The Cuero is a mythical Patagonian beast which I have mentioned in a previous entry on Nahuelito. I have found many references on it in lakes set well within the Andes, in the forested areas of Patagonia. But until now I had not seen it mentioned in the lakes located on the arid steppe region of Patagonia.
Yesterday while going through my old books, I came across a story called "el cuero del agua" (the water hide). It is a true story that the author, Elías Chucair compiled in 1965, it was told to him by an old man (then in his eighties) by the name of Ambrosio Meilivio who then lived in the town of Ingeniero Jacobacci.
Here is his story:
"...When that disgrace happened to that fellow Ramil, I was still very young (...) he had disappeared in the water, which was hard to believe, something like that hade never happened before"
He had been "boleando" "ñandues" along the shore of Lake Carrilaufquen (41°08'S, 69°27'W) when:
"...his horse rolled and threw him along the shore of the lake (...) Ramil fell on top of something that resembled a hide that was lying by the edge of the watre, that quickly rolled him up and took him with a rolling motion into the lake"
Ramil was never seen again. Though the bodies of those who drown are thrown upon the shore, his never appeared.
By: Miguel Angel Muñoz Copyright © 2006. From: 
There are two lakes named Carrilaufquen in the area, the one mentioned in this story is the "Grande" (big), the other is the "Chica" (small).
The lake is located in the "Maquinchao basin", 20 km (12 mi.) from Ingeniero Jacobacci nearly 800 meters above sea level (half a m;ile). Its surface area is variable (and is now roughly 67 km2 - 26 sq.mi.). It is a shallow (2 m - 7 ft.) and subsaline (i.e. very slightly salty) body of water, whose name in Mapuche language means "green lake".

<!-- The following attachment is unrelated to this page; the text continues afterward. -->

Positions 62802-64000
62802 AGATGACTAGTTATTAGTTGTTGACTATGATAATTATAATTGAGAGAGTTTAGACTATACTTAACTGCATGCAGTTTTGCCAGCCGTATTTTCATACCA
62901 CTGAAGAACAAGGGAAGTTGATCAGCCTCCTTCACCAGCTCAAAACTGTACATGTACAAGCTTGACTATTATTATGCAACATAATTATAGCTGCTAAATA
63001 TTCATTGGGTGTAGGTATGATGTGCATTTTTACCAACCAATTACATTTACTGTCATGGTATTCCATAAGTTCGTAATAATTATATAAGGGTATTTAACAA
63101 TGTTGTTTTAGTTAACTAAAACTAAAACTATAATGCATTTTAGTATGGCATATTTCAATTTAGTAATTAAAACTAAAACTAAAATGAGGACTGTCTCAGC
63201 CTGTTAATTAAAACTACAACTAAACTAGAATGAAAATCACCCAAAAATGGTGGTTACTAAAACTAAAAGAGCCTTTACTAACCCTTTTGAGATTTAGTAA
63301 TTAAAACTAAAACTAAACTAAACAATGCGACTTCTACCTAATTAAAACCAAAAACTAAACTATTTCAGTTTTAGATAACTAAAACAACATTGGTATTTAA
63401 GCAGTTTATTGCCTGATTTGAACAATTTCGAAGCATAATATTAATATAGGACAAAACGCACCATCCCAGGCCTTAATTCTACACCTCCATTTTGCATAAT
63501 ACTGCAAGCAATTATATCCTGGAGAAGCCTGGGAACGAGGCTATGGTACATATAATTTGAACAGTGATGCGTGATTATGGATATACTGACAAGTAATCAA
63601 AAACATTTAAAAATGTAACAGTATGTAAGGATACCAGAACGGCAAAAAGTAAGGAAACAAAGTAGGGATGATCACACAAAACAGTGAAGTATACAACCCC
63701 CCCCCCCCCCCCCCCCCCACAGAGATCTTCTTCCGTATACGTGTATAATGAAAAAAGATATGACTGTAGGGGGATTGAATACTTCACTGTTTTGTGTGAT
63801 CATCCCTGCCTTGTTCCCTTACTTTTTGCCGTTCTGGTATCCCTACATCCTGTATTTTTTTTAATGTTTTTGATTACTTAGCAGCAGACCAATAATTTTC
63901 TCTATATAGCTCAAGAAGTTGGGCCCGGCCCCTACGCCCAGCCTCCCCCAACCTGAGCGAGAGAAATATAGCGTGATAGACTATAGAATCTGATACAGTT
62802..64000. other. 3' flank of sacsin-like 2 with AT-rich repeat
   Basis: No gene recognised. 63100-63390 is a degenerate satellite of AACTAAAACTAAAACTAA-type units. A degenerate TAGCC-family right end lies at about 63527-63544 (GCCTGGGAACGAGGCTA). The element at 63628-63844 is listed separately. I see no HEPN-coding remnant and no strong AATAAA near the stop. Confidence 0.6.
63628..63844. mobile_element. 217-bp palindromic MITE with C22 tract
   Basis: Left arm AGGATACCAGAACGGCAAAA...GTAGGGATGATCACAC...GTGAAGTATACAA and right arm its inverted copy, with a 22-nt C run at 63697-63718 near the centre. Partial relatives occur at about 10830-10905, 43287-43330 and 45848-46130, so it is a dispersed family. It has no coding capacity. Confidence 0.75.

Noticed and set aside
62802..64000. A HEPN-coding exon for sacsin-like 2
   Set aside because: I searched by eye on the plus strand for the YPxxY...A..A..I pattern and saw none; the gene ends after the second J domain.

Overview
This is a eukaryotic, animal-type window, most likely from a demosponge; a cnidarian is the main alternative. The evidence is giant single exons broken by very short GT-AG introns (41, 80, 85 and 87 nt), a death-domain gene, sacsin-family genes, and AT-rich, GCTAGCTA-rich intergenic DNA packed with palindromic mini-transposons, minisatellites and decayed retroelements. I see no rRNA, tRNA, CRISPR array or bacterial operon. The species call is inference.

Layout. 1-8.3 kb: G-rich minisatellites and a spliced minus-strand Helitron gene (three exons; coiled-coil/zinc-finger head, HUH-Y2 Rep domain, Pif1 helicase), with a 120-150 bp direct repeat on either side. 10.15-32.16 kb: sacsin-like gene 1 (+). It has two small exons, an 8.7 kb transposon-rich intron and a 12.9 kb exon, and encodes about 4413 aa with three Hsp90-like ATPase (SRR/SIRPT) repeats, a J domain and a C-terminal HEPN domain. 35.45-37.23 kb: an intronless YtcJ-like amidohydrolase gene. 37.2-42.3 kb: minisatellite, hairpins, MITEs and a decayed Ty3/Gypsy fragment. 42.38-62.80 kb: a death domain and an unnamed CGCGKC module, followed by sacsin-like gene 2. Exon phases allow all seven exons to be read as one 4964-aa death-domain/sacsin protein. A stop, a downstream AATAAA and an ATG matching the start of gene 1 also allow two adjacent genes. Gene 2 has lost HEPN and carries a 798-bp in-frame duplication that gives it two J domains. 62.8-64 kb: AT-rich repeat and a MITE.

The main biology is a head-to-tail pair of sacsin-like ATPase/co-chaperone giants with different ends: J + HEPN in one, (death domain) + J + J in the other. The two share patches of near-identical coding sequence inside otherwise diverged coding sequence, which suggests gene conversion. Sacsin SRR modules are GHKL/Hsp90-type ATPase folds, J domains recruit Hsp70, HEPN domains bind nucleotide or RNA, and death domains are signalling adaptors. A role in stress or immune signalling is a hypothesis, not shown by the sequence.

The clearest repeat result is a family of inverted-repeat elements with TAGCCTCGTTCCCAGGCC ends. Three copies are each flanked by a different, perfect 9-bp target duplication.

It has pejerrey (silverside - O. bonariensis ) and trout, and on very cold winters it freezes over for a few days.
These two lakes are the remains of a great paleo lake that had a surface area of 1,500 km2 (580 sq. mi.) which was 70 m deep (230 ft.) which was formed by the melting permafrost and glaciers at the end of the last Ice Age some 12,000 years ago.
Below is a map showing its location. The lake is in the central part of the map and it is spelled differently (Cari Laufquen Grande).
 Chucair, E., (1996) La Inglesa Bandolera y otros relatos patagónicos. General Roca: Editorial de la Patagonia. pp. 99.
 Muñoz, Miguel Angel. www.usefilm.com. The Photograph is Here.
 Del Valle, R. A.; Tatur, A.; Rinaldi, C. A. Cambios en lagos y circulación fluvial vinculados al calentamiento climático del Pleistoceno tardío-Holoceno temprano en Patagonia e isla 25 de mayo, islas Shetland del Sur, Antártida. Rev. Asoc. Geol. Argent., Buenos Aires, v. 62, n. 4, dic. 2007. Online Here.
Copyright 2009 by Austin Whittall ©